|著作権： Marjan Gresl (marjan)
|カメラ： Panasonic TZ10|
|Photo Version： Original Version|
|アップロードした日： 2010-06-09 5:14|
|[Note Guidelines] アーティストからのコメント|
|Papaver rhoeas (common names include corn poppy, corn rose, field poppy, Flanders poppy, red poppy, and red weed) is a species of flowering plant in the poppy family, Papaveraceae. This poppy, a native of Europe, is notable as an agricultural weed (hence the "corn" and "field") and as a symbol of fallen soldiers.|
P. rhoeas sometimes is so abundant in agricultural fields that it may be mistaken for a crop. The only species of Papaveraceae grown as a field crop on a large scale is Papaver somniferum, the opium poppy.During World War I corn poppies bloomed in waste grounds of much of the Western front, where they provided a vivid reminder of the bloody battles that had so recently taken place there. The corn poppy is immortalized in the poem In Flanders Fields by Canadian poet John McCrae. Similarly, it is a symbol of the blood of Polish soldiers killed in the Battle of Monte Cassino in the Polish war song Czerwone maki na Monte Cassino (Red Poppies on Monte Cassino).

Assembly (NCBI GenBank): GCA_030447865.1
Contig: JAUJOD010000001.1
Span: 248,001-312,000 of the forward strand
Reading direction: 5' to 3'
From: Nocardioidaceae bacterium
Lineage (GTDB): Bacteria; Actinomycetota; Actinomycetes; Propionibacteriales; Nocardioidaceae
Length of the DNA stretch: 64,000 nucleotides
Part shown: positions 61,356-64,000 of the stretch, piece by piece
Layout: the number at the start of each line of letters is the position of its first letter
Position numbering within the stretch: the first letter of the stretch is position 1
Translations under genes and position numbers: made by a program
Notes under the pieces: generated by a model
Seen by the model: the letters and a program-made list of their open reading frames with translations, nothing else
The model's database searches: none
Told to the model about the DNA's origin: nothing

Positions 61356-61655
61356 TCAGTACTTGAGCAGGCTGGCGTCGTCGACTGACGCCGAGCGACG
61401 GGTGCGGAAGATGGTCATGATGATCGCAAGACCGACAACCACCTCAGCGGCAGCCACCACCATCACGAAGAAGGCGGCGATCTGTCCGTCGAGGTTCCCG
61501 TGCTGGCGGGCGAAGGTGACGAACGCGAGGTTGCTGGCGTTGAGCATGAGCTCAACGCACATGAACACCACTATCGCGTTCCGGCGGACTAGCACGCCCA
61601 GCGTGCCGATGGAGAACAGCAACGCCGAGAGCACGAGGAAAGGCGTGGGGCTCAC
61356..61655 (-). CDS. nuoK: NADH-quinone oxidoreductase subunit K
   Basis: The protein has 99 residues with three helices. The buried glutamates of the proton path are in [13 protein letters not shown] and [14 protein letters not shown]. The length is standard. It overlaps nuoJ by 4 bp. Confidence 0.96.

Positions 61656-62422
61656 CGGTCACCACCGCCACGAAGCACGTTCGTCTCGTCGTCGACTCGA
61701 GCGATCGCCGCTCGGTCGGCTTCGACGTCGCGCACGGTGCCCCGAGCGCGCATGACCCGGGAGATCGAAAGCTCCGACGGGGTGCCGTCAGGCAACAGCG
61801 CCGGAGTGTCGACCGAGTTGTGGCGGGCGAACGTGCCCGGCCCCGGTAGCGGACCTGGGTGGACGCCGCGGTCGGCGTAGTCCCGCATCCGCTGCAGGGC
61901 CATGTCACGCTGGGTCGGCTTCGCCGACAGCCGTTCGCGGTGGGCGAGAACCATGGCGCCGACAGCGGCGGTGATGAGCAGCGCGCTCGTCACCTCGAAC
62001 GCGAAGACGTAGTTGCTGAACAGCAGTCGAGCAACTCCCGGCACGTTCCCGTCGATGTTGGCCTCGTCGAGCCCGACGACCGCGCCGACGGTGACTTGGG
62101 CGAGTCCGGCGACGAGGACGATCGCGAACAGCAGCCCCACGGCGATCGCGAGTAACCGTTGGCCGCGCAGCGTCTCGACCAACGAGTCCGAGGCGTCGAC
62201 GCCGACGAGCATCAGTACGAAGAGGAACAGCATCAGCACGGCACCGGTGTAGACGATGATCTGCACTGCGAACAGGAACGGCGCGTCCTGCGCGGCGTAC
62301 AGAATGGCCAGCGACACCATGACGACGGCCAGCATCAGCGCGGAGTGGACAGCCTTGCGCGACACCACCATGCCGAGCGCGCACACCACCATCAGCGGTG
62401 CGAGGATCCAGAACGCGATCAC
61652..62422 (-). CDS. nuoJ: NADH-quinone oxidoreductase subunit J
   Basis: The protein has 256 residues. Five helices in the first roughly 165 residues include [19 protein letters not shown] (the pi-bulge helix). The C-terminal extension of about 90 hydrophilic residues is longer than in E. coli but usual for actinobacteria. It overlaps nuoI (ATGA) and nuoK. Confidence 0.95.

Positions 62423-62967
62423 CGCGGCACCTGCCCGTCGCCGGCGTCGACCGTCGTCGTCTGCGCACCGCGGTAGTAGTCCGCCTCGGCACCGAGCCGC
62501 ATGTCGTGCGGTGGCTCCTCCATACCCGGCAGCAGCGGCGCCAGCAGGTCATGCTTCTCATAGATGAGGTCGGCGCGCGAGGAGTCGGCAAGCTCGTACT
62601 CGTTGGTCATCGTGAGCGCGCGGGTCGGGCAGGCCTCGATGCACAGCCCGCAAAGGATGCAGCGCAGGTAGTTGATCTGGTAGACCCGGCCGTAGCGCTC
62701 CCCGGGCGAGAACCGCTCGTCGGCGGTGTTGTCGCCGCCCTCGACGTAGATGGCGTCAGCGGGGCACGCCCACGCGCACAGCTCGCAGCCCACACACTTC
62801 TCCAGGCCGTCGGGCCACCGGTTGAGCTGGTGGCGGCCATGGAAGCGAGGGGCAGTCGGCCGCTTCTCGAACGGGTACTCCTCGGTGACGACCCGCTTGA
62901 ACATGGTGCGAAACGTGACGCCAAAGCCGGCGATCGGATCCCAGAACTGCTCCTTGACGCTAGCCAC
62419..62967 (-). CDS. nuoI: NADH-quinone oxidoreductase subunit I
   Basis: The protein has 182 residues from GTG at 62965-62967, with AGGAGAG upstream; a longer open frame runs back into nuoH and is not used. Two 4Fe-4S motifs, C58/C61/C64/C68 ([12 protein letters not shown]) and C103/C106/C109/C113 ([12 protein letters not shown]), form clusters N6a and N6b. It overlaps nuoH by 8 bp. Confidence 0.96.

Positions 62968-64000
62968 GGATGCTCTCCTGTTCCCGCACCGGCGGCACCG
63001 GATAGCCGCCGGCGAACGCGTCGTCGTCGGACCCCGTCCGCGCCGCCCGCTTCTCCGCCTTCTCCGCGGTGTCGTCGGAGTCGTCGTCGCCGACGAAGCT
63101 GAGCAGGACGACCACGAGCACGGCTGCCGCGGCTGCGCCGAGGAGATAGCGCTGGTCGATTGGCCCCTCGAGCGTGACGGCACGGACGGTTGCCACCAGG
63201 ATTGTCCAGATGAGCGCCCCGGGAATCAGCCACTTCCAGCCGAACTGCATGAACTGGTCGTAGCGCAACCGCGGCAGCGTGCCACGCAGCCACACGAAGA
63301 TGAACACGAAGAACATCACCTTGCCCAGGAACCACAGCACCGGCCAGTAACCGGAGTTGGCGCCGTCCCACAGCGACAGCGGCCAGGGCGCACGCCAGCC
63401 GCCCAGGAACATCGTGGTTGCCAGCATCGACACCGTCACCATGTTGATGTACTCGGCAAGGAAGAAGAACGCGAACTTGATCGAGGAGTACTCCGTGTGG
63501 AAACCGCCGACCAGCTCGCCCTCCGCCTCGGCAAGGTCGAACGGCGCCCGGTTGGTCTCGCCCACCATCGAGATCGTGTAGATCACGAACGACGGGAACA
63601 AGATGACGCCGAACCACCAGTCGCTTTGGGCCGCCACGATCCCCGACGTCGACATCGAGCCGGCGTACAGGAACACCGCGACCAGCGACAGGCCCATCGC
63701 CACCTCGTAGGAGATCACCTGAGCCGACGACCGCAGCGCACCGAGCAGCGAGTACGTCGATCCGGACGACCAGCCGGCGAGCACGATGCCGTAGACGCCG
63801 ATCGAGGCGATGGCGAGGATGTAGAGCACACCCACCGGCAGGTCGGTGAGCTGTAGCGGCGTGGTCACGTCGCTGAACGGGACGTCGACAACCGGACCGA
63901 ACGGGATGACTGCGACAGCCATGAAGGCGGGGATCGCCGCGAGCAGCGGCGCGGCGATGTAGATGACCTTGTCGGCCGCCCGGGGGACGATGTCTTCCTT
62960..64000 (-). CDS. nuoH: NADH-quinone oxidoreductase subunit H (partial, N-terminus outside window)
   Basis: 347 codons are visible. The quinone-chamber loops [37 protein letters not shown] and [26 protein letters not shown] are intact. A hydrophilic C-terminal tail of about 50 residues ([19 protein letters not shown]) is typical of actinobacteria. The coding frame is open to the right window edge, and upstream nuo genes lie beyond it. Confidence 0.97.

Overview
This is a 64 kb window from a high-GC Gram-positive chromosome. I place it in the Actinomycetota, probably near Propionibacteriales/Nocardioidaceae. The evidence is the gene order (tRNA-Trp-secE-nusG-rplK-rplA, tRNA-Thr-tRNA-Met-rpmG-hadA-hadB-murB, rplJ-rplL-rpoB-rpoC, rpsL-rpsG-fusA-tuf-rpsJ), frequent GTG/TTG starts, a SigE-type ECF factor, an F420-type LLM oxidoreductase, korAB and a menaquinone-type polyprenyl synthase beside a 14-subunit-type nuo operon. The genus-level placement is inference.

The corn poppy has become a cultural icon to military veterans, especially veterans of World War I, and has become associated with wartime remembrance, especially during Remembrance Day or Anzac Day in Commonwealth countries. In Canada, where the corn poppy is largely associated with Remembrance Day, the Canadian Mint in 2004 released into circulation a quarter with a commemorative reverse featuring a corn poppy colored red.
This poppy is a common weed in Europe and is found in many locations, including Flanders Fields. Canadian surgeon and soldier, John McCrae wrote the poem In Flanders Fields on May 3, 1915, after witnessing the death of his friend, Lt. Alexis Helmer. The opening line of the poem vividly depicts corn poppies blowing in the wind amongst the many crosses that mark the resting places of fallen soldiers.
Only registered TrekNature members may rate photo notes.
you captured this poppy so sharp and with brilliant colours. I also love the light and the nice glance on the petals. Good POV from above, very well done my friend, thanks
Sabine - wishnugaruda